What are Family Based Green Cards?
A Family Based Green Card enables foreign family members of U.S. citizens and permanent residents to receive a Green Card and become lawful permanent residents in the US.
U.S. citizens can bring more distant relatives to the US than those who are permanent residents in the US. Moreover, applicants related to US citizens can receive their Green Cards and come to the US faster than family members of permanent residents.
The two categories of Family Based Green Cards are the Immediate Relatives category and the Family Preference category. Both of these groups include several visas that applicants can choose from depending on their relation to the U.S. citizen or permanent resident.
If you want to apply for one of the Family Based Green Cards, your U.S. relative, who will also be your sponsor, has to petition to USCIS on your behalf. It is not possible to self-petition for a Family Based Green Card.
What is the immediate relative category of the Family Based Green Cards?
You can qualify as an immediate relative of a U.S. citizen if one of the following applies to you:
- You are legally married to a U.S. citizen.
- You are an unmarried child under the age of 21 of a U.S. citizen.
- You are a parent of a U.S. citizen who is older than 21 years old.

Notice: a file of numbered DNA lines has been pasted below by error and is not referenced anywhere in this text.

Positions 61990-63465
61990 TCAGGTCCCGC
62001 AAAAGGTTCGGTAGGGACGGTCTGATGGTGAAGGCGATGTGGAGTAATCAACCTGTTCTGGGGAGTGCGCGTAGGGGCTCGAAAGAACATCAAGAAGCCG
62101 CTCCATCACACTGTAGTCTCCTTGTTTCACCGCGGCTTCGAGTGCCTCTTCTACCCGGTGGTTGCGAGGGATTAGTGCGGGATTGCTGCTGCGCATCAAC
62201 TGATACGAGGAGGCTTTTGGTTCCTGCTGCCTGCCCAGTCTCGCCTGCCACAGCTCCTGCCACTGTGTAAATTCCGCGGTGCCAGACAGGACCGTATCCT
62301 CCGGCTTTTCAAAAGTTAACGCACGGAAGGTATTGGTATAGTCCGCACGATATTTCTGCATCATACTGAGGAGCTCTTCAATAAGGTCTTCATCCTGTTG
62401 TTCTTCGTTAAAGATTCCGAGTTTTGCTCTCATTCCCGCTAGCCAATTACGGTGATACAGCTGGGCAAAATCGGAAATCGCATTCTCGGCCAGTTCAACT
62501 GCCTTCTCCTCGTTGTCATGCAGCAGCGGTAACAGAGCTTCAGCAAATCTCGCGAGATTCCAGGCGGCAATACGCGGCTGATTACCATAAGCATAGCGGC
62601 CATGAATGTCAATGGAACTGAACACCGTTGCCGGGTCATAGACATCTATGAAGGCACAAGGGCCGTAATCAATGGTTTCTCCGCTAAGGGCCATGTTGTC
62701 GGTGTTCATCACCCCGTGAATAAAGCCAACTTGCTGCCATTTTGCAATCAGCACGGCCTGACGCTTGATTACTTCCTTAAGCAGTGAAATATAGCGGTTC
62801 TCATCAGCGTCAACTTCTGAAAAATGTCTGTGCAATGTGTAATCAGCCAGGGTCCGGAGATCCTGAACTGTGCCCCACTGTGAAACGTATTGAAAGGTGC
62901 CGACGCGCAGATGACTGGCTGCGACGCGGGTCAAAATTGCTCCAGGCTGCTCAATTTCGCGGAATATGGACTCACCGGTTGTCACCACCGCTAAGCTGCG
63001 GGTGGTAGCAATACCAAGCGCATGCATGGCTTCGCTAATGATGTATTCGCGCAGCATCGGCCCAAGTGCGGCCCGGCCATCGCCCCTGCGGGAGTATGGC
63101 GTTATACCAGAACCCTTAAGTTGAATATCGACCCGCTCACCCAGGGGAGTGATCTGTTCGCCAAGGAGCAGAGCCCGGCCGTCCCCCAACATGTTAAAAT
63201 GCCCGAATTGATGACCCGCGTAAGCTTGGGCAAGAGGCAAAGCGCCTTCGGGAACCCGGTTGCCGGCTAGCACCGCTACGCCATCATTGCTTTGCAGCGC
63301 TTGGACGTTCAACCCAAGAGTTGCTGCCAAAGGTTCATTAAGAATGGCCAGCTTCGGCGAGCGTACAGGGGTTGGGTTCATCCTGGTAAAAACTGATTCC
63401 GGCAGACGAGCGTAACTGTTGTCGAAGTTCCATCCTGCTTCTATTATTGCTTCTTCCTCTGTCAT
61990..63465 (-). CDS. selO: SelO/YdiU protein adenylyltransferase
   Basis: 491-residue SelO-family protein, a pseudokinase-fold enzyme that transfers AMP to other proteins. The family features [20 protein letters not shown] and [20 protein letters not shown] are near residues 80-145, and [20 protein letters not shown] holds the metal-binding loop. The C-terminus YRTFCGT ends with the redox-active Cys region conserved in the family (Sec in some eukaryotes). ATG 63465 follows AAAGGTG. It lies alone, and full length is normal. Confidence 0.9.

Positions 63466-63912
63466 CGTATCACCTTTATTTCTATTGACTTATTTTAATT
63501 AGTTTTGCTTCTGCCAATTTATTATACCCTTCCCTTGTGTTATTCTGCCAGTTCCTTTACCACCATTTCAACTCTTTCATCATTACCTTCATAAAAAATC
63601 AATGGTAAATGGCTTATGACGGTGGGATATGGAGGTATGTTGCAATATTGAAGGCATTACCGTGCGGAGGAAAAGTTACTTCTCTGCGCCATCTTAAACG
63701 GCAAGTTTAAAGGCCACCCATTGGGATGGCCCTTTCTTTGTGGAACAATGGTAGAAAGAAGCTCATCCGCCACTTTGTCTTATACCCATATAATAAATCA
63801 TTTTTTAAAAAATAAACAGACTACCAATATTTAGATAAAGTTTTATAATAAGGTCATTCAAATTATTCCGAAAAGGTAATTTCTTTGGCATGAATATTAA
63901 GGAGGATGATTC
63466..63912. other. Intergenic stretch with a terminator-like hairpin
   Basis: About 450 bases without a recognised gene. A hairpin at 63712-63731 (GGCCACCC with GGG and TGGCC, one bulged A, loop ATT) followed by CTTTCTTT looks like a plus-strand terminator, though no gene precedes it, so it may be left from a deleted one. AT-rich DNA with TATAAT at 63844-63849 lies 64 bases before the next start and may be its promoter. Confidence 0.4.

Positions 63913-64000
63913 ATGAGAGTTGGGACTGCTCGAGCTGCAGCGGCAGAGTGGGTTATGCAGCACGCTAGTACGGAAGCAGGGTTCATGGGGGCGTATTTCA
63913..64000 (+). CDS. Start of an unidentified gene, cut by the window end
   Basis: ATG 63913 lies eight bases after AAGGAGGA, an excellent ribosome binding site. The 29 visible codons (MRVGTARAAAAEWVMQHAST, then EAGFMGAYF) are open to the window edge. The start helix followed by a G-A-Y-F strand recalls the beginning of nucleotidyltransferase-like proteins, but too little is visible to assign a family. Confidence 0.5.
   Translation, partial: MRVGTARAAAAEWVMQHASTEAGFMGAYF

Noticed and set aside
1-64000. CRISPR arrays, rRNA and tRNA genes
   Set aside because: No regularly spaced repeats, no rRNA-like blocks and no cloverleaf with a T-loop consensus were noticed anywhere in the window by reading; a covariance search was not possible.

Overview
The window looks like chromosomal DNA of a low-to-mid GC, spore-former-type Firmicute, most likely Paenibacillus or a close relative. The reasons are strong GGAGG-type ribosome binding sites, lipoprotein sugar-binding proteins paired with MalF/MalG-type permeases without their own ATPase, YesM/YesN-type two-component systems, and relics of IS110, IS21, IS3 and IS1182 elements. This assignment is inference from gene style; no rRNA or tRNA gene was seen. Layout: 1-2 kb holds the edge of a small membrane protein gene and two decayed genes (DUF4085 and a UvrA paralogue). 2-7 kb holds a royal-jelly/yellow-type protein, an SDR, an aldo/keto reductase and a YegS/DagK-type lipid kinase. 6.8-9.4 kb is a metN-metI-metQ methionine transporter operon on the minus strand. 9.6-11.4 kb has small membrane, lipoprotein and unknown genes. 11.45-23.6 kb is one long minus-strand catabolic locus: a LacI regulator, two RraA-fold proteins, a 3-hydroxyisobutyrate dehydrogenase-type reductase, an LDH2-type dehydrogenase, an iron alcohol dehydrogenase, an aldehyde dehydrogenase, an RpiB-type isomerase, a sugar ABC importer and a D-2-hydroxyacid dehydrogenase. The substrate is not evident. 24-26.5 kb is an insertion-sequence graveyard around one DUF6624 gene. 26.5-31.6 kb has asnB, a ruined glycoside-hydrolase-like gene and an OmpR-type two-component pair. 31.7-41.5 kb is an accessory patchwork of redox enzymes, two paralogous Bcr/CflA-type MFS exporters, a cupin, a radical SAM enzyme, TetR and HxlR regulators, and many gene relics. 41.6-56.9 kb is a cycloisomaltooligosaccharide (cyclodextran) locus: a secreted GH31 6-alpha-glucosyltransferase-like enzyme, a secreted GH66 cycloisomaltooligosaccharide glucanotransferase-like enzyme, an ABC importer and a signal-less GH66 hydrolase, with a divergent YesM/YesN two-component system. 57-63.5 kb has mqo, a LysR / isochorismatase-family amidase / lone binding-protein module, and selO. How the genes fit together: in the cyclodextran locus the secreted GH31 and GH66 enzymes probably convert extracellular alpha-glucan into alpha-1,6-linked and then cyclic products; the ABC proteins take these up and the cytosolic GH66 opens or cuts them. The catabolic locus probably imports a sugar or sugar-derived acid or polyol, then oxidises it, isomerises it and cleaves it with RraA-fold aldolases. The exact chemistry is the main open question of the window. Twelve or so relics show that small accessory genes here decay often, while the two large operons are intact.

If you determine that you are an immediate relative of a U.S. citizen or permanent resident, you can apply for one of the following visas:
- IR1 Visa intended for spouses of U.S. citizens.
- IR2 Visa intended for unmarried children of U.S. citizens who are younger than 21 years old.
- IR3 Visa intended for children adopted abroad by parents who are U.S. citizens.
- IR4 Visa intended for children adopted in the US by US citizens
- IR5 Visa intended for parents of U.S. citizens who are 21 years old or older.
The biggest advantage of the Immediate Relative category is that there is no limit on how many of these visas can be granted each year. As the visas from this group are always available, the waiting time tends to be relatively short.
What is the Family Preference category of the Family Based Green Cards?
You can qualify as a preference relative if one of the following applies to you:
- You are an unmarried child older than 21 years of age of a U.S. citizen.
- You are a spouse or unmarried child under the age of 21 of a U.S. permanent resident.
- You are an unmarried child aged 21 or older of a U.S. permanent resident.
- You are a married child (of any age) of a U.S. citizen.
- You are a brother or sister of a U.S. citizen
If you fall under the Family Preference category, you can apply for one of the following visas:
- First Preference, F1 Visa – for unmarried sons and daughters who are 21 years of age or older of U.S. citizens.
- Second Preference, F2A Visa – for spouses and unmarried children who are younger than 21 years old of US Green Card holders.
- Second Preference, F2B Visa – for unmarried children who are 21 years of age or older of US Green Card holders.
- Third Preference, F3 Visa – for married children of U.S. citizens
- Fourth Preference, F4 Visa for siblings of U.S. citizens who are 21 years of age or older.
Unlike visas belonging to the Immediate Relative category, these visas are subject to numerical caps. As a result, many applicants have to wait several years for their family preference Green Cards.
Who qualifies as an Accompanying Relative?
A spouse or unmarried children under the age of 21 of the primary applicant might also be eligible for a US Green Card as accompanying relatives. These individuals are known as derivative beneficiaries.